'Fire and Fury' publisher responds to Trump legal threat

Wolff's controversial reporting methods
Wolff's controversial reporting methods

The attorney for the publisher of Michael Wolff's "Fire and Fury" shot back on Monday to the demand from President Trump's attorney that it cease and desist further dissemination of the book.

Last week, Charles Harder, an attorney representing Trump, sent a letter to Henry Holt demanding the publisher "cease and desist from any further publication, release or dissemination" of the book and "issue a full and complete retraction and apology" for what he characterized as "false/baseless statements" made about the president.

Elizabeth A. McNamara, an attorney representing Henry Holt, said in a letter to Harder that no such actions will be forthcoming.

"My clients do not intend to cease publication, no such retraction will occur, and no apology is warranted," she wrote in the letter, a copy of which Henry Holt provided to CNN.

McNamara added, "We have no reason to doubt ... that Mr. Wolff's book is an accurate report on events of vital public importance. Mr. Trump is the President of the United States, with the 'bully pulpit' at his disposal. To the extent he disputes any statement in the book, he has the largest platform in the world to challenge it."

The three-page response from McNamara concluded with her saying that while her clients "do not adopt or subscribe" to the Trump attorney's legal contention, her clients "will comply with any and all document preservation obligations that the law imposes on them."

"At the same time, we must remind you that President Trump, in his personal and governmental capacity, must comply with the same legal obligations regarding himself, his family members, their businesses, the Trump campaign, and his administration, and must ensure all appropriate measures to preserve such documents are in place," McNamara wrote. "This would include any and all documents pertaining to any of the matters about which the book reports."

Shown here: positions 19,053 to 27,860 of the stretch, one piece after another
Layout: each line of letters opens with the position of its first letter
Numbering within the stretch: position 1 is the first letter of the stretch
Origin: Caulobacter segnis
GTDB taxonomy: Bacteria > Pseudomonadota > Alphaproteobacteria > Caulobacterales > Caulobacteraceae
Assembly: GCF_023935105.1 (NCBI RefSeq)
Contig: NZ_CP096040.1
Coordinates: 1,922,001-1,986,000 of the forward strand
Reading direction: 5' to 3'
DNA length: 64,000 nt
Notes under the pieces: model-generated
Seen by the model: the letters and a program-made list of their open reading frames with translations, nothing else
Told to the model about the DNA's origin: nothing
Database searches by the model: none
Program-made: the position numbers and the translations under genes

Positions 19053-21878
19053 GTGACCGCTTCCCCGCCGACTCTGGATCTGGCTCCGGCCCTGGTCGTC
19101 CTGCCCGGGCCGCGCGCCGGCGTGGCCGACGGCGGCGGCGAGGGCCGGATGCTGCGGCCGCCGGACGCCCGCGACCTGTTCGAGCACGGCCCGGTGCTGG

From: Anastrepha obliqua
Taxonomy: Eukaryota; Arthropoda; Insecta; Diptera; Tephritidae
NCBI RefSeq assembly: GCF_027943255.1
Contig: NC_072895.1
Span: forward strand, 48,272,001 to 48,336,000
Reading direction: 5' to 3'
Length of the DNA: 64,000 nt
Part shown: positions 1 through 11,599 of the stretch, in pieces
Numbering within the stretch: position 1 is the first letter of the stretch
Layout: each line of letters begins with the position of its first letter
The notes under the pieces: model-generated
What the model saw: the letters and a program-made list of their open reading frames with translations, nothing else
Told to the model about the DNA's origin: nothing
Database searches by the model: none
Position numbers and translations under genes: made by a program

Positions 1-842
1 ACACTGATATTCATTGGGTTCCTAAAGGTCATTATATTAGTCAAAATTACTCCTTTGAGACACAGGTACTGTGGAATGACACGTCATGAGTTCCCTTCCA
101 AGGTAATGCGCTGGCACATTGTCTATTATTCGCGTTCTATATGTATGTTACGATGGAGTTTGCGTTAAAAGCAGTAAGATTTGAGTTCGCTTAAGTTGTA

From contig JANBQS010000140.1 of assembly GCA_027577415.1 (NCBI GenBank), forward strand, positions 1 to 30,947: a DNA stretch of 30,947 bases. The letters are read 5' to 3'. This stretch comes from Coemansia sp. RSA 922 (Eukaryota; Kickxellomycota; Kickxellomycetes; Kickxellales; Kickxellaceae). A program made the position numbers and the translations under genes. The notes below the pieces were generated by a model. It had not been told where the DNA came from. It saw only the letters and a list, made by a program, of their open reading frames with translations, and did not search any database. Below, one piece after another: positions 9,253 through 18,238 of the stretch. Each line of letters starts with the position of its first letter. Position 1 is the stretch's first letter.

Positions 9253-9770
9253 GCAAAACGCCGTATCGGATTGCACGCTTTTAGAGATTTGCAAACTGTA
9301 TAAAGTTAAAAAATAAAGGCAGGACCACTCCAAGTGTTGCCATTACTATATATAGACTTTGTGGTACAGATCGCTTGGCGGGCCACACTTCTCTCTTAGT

"Should you pursue litigation against Henry Holt or Mr. Wolff," McNamara continued, "we are quite confident that documents related to the contents of the book in the possession of President Trump, his family members, his businesses, his campaign, and his administration will prove particularly relevant to our defense."

The letter to Trump's attorney came hours after John Sargent, CEO of Macmillan, the parent company of Henry Holt, outlined in a memo to employees the company's "firm" response to Trump, telling staff it "is a matter of great importance" that is about "much more" than the book itself.

"The president is free to call news 'fake' and to blast the media. That goes against convention, but it is not unconstitutional," Sargent wrote. "But a demand to cease and desist publication—a clear effort by the President of the United States to intimidate a publisher into halting publication of an important book on the workings of the government—is an attempt to achieve what is called prior restraint. That is something that no American court would order as it is flagrantly unconstitutional."

Related: President Trump tries to quash bombshell book

"There is no ambiguity here. This is an underlying principle of our democracy. We cannot stand silent," Sargent added in his memo. "We will not allow any president to achieve by intimidation what our Constitution precludes him or her from achieving in court. We need to respond strongly for Michael Wolff and his book, but also for all authors and all their books, now and in the future. And as citizens we must demand that President Trump understand and abide by the First Amendment of our Constitution."

Wolff's "Fire and Fury" has dominated the media cycle since excerpts were released last week.

The book portrays Trump's aides and allies as questioning the president's mental fitness for office. CNN has not independently confirmed all of Wolff's assertions.

Trump has slammed the book and its author, even responding to questions about his mental fitness for office. In a series of tweets over the weekend, he said his "two greatest assets have been mental stability and being, like, really smart," and called himself a "very stable genius."


CNNMoney Sponsors